In a message dated 8/28/02 6:19:21 PM, TS writes:
I find your website quite informative and have bookmarked it. I like your stance on just about everything. I am looking for insight, however, on Price Pottenger. Though I think they have some good points about modern food processing (made by others elsewhere too) I find their anti-vegetarian agenda very troubling. I also feel very uncomfortable about their promotion of saturated fat and their grossly unsubstantiated villification of the soybean.
I am curious: why would PP be included on your list of recommended sites?
September 6, 2002
It is nice to know that we can agree on so many things. Thank you for letting me know that my website has been of value to you, it means a lot to me.
Personally, I have not had a good experience with the Price-Pottenger Foundation. In my book, Hooked on Raw, I devoted an entire chapter to the research of Price and Pottenger because I think both those researchers were unimpeachably honest and trying to get at the truth. I went to the P-P Foundation and asked them for permission to quote from the Price and Pottenger works and they denied that request precisely because of my pro-vegetarian stance. I went ahead and put a synopsis of the research in my book anyway, but I had to re-word everything except for very brief quotes (which by law authors are allowed to use).
So I have even more reason to understand your confusion as to why I would have a link up to Price-Pottenger. But I do have my reasons. Read on.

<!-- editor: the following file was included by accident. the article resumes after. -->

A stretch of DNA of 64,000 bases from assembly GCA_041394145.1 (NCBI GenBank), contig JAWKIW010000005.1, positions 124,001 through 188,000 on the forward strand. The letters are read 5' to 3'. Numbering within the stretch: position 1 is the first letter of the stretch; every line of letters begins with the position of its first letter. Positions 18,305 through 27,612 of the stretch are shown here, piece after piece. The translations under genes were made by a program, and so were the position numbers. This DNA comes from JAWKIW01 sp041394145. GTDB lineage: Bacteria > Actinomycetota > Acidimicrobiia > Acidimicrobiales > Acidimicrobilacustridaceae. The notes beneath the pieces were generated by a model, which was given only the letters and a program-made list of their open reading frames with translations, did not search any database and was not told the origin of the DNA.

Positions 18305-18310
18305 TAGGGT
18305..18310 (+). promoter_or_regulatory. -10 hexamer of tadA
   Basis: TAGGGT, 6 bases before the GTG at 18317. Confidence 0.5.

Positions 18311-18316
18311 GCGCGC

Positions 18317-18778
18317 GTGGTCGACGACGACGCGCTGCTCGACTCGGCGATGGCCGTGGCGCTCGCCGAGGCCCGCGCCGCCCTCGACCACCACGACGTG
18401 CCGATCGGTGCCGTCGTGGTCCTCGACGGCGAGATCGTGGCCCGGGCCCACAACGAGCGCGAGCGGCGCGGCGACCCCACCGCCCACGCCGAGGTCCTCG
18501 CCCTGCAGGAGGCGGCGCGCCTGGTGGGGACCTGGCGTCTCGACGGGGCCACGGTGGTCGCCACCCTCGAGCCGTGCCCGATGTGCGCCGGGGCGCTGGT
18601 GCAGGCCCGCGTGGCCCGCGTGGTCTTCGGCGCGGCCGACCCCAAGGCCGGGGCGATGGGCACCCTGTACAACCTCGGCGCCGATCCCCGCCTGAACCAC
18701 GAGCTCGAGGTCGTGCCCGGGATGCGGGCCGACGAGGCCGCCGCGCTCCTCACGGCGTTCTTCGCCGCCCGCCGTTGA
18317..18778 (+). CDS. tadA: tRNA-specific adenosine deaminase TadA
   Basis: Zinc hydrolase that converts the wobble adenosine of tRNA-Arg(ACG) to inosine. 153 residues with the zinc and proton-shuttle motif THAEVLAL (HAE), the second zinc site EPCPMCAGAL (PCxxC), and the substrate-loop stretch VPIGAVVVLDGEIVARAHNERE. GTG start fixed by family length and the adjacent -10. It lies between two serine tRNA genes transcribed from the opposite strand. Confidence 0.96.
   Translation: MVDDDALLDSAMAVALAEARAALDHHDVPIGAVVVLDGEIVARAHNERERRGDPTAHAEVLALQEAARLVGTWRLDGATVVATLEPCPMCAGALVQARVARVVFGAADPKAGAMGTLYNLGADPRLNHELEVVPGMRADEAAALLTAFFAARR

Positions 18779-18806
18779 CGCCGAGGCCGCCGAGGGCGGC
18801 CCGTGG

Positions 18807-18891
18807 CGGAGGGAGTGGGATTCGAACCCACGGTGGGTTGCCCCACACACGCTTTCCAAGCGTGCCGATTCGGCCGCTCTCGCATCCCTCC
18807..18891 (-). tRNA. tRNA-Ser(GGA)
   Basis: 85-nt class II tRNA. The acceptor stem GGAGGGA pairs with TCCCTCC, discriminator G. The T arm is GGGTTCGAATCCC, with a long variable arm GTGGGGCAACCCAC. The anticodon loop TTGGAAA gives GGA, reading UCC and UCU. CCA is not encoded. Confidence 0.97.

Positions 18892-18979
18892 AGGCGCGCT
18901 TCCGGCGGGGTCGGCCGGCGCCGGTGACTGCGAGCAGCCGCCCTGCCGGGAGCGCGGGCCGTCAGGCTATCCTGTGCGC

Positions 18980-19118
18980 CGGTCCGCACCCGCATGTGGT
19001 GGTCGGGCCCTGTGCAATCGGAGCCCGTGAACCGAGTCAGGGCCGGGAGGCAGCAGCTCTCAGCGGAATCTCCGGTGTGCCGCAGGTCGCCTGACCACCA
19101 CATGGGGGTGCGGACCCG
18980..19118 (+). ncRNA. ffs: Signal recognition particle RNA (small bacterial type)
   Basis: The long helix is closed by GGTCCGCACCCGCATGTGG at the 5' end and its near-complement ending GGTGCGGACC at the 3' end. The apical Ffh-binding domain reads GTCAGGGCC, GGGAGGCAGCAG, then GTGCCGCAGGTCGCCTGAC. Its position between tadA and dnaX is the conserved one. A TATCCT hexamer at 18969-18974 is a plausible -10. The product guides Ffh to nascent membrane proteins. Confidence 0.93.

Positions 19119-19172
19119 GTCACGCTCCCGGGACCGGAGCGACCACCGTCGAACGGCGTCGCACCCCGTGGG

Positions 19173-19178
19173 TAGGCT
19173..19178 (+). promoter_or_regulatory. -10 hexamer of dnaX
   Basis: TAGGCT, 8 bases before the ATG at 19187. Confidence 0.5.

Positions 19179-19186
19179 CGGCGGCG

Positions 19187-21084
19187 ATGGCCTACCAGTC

In his book, Nutrition and Physical Degeneration, Dr. Weston Price recounts the results of his research which covered visiting approx. 14 different indigenous societies around the world, documenting their eating habits and foods, their dental caries and other health markers. The work was done utilizing photographs and keeping meticulous records. In this ground-breaking and under-valued book, Dr. Price proves beyond a shadow of a doubt that a natural, whole foods diet, such as indigenous peoples were traditionally eating, kept them healthy and with negligible to NO dental caries (cavities in the teeth are a significant marker for health status). I would recommend this book to anybody. It is astonishing!!
Now, here's wherein the problem lies. Dr. Price in his research, did not find a single indigenous society, in good health, that did not consume some form of animal product. That's why he and subsequently the foundation make that recommendation. As I outline in my book, I differ with his conclusion because
1) He was not looking specifically for a vegetarian society, and
2) Vegetarianism was not the primary focus of his research, and
3) Other researchers have found healthy vegetarian societies in Ecuador and other places.
So I believe that Dr. Price's research is not complete enough to reach the conclusion that he reached. But I do believe that he reached this (in my opinion) mistaken conclusion from evaluating the health of the societies that he had researched. Unfortunately there was not a vegetarian one among them in good health, but that may have been for other reasons, such as lack of sufficient or appropriate food availability.
So I take Dr. Price's research for the value that it gives. Even though he was brilliant, I remain convinced that he made a mistake on the anti-vegetarian stance. But this is not enough, in my view, to throw the rest of his research out.
I hope this answers your question,
With blessings and peace,